NAIROBI, Kenya, Oct 3 – The Chief Registrar of the Judiciary Gladys Shollei has made it clear that she, and not the Judicial Service Commission, has the last word where financial decisions of the Judiciary are concerned.
In an interim response to the JSC’s investigation of her for alleged financial impropriety, Shollei reiterates that she is accountable to the Auditor General’s office and the Public Procurement Oversight Authority (PPOA) and not the JSC, where the Judiciary’s financial and procurement decisions are concerned.
“The law clearly stipulates that on matters of procurement, I am answerable directly to the PPOA. Similarly, in matters of financial management I am answerable directly to the National Assembly through the Internal Auditor General at National Treasury,” she states in her 61-page response.
Shollei goes on to explain that the JSC can only intervene in these matters when invited to do so by the Cabinet Secretary in charge of the National Treasury.
“Section 74 (2) (b) (of the Public Finance and Management Act) provides that if the Cabinet Secretary believes that the accounting officer has engaged in improper conduct in relation to the resources of the entity he/she shall refer the matter to the relevant body in terms of the conditions of appointment,” Shollei referenced.
And while acknowledging that she is responsible to the JSC on matters human resource, Shollei clarified that the Judicial Service Staff Regulations (JSSR) allowed her to hire casual workers where needed without seeking the JSC’s approval.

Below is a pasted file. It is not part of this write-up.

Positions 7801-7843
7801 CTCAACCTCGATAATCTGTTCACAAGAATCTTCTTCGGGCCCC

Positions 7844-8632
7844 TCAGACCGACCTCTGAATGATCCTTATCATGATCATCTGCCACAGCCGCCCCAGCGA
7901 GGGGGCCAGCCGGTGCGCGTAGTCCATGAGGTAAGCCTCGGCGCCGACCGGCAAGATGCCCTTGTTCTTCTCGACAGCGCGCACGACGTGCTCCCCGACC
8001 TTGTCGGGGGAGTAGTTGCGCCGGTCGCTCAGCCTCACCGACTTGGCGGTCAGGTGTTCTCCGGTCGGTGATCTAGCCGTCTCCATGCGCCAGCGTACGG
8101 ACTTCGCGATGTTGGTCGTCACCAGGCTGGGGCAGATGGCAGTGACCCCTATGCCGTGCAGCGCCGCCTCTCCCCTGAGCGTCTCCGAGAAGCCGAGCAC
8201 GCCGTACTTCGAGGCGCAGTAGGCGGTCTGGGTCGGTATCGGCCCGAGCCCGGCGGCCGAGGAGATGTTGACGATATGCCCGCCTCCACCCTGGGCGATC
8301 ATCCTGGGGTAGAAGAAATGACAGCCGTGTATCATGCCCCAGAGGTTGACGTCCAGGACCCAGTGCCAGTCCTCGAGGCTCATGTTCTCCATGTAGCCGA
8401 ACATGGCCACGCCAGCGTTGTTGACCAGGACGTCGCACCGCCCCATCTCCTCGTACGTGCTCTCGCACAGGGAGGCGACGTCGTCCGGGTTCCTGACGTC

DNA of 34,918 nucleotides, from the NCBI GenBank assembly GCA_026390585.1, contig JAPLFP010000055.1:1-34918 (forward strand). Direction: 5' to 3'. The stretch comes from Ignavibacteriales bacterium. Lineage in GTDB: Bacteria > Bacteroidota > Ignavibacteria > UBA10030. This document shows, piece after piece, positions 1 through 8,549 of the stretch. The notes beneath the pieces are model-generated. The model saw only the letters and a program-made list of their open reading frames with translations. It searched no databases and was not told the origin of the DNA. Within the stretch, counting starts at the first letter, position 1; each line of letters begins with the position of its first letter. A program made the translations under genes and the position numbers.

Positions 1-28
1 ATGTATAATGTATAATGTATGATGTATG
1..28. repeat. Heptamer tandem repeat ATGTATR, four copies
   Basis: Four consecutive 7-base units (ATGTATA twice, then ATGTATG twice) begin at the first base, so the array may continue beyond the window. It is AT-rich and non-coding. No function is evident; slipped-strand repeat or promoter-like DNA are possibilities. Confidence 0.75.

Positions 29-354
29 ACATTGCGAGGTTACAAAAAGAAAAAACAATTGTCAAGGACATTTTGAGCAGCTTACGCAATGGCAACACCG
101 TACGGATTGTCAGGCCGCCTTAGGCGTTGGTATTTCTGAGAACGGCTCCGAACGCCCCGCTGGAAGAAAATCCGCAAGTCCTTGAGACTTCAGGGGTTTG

“Despite the JSSR granting my office powers to engage temporary staff and the Judicial Service Act appointing me as the authorised officer in charge of human resources, the JSC has resolved to be the one to hire even a cleaner for a single day,” she stated.
Shollei has called for the Attorney General to” in the very near future” outline, “the complementary yet different constitutional roles,” of her office, that of the Chief Justice and that of the Judicial Service Commission.
But despite the conscious effort to impress upon the JSC the powers conferred to the Office of the Chief Registrar by Kenyan Law Shollei went on to answer the questions put to her by the JSC in, “the spirit of transparency and collegiality,” as she put it.
The majority of the questions Shollei addressed when she appeared before the National Assembly’s Justice and Legal Affairs Committee in August.
The majority of the questions touched on the leasing of Elgon Place and Rahimtulla for the Court of Appeal judges, her management style and the adoption of an ICT system for the Judiciary.
And as she did when she appeared the Parliamentary committee, Shollei had no kind words for JSC Commissioners Emily Ominde, Mohamed Warsame and Ahmednasir Abdullahi.
Mostly, she reproached Abdullahi who she accused of attempting to skirt, not once, laws governing public procurement.
“This is not the first time Commissioner Ahmednasir has approached me in procurement matters,” she said in reference to the procurement of a Court of Appeal facility in Mombasa, “he approached me to purchase a multi-story building in Eastleigh for the Judiciary (and in another instance) requested that his colleagues company be awarded ICT infrastructure contracts that were budgeted for approximately Sh630 million.”
When she first levelled allegations of impropriety against him, Abdullahi put it down to Shollei pursuing a vendetta.
“The problem I have with some lawyers is that they think I have brought their world to an end through the reforms I brought in when I was the Law Society of Kenya Chairman,” he tried to explain.